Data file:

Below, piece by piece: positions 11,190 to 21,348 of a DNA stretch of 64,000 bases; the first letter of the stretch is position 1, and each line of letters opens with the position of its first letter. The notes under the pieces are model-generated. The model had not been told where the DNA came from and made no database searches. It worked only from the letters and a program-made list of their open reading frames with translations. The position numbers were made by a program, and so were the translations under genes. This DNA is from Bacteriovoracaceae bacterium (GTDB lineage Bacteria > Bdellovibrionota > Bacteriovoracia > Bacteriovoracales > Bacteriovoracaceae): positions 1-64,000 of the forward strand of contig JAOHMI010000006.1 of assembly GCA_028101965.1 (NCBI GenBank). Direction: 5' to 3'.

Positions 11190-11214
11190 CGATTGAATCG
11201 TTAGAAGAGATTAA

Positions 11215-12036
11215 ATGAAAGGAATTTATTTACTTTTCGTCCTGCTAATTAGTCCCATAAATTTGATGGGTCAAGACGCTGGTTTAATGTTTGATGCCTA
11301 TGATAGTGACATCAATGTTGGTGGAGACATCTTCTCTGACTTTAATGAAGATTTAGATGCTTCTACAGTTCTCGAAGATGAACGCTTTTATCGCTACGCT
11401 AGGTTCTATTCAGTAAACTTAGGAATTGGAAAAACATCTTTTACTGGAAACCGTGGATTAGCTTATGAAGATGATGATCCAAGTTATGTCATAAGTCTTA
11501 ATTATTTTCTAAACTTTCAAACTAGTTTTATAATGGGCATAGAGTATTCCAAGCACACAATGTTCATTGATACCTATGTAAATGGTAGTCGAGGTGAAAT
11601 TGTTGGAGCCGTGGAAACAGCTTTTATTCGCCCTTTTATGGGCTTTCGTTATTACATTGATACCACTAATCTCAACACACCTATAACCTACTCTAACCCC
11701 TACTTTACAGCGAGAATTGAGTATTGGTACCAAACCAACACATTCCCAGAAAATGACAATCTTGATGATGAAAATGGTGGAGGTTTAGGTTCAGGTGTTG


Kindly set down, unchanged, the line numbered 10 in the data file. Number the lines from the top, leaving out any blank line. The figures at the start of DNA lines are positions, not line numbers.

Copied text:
11601 TGTTGGAGCCGTGGAAACAGCTTTTATTCGCCCTTTTATGGGCTTTCGTTATTACATTGATACCACTAATCTCAACACACCTATAACCTACTCTAACCCC